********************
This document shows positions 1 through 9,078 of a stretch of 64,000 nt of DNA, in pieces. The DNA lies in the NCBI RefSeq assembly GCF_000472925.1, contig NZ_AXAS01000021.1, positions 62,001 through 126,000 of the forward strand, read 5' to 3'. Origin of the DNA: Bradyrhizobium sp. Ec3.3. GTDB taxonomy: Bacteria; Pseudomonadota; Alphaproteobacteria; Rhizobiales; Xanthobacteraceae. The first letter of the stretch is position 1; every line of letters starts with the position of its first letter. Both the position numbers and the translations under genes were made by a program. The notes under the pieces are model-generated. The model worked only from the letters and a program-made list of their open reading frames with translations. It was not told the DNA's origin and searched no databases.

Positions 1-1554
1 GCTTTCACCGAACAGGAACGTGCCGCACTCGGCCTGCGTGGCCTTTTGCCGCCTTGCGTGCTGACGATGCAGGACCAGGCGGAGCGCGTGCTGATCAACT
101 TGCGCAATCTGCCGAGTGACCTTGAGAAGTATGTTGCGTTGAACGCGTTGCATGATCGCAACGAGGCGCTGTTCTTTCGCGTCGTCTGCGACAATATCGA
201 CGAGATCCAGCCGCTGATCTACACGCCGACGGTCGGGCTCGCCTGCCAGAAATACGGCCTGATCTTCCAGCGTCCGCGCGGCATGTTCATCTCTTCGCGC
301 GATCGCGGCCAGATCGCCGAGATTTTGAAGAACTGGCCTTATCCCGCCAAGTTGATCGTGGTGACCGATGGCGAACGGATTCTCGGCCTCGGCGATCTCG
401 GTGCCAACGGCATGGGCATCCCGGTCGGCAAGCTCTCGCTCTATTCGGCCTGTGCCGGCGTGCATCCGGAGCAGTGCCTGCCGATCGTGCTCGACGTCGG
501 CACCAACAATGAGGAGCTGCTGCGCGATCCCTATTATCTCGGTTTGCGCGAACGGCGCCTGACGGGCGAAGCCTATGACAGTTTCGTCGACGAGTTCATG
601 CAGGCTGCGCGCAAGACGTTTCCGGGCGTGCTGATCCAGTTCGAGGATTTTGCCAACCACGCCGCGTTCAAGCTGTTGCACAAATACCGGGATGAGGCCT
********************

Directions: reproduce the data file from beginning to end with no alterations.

This document shows positions 1 through 9,078 of a stretch of 64,000 nt of DNA, in pieces. The DNA lies in the NCBI RefSeq assembly GCF_000472925.1, contig NZ_AXAS01000021.1, positions 62,001 through 126,000 of the forward strand, read 5' to 3'. Origin of the DNA: Bradyrhizobium sp. Ec3.3. GTDB taxonomy: Bacteria; Pseudomonadota; Alphaproteobacteria; Rhizobiales; Xanthobacteraceae. The first letter of the stretch is position 1; every line of letters starts with the position of its first letter. Both the position numbers and the translations under genes were made by a program. The notes under the pieces are model-generated. The model worked only from the letters and a program-made list of their open reading frames with translations. It was not told the DNA's origin and searched no databases.

Positions 1-1554
1 GCTTTCACCGAACAGGAACGTGCCGCACTCGGCCTGCGTGGCCTTTTGCCGCCTTGCGTGCTGACGATGCAGGACCAGGCGGAGCGCGTGCTGATCAACT
101 TGCGCAATCTGCCGAGTGACCTTGAGAAGTATGTTGCGTTGAACGCGTTGCATGATCGCAACGAGGCGCTGTTCTTTCGCGTCGTCTGCGACAATATCGA
201 CGAGATCCAGCCGCTGATCTACACGCCGACGGTCGGGCTCGCCTGCCAGAAATACGGCCTGATCTTCCAGCGTCCGCGCGGCATGTTCATCTCTTCGCGC
301 GATCGCGGCCAGATCGCCGAGATTTTGAAGAACTGGCCTTATCCCGCCAAGTTGATCGTGGTGACCGATGGCGAACGGATTCTCGGCCTCGGCGATCTCG
401 GTGCCAACGGCATGGGCATCCCGGTCGGCAAGCTCTCGCTCTATTCGGCCTGTGCCGGCGTGCATCCGGAGCAGTGCCTGCCGATCGTGCTCGACGTCGG
501 CACCAACAATGAGGAGCTGCTGCGCGATCCCTATTATCTCGGTTTGCGCGAACGGCGCCTGACGGGCGAAGCCTATGACAGTTTCGTCGACGAGTTCATG
601 CAGGCTGCGCGCAAGACGTTTCCGGGCGTGCTGATCCAGTTCGAGGATTTTGCCAACCACGCCGCGTTCAAGCTGTTGCACAAATACCGGGATGAGGCCT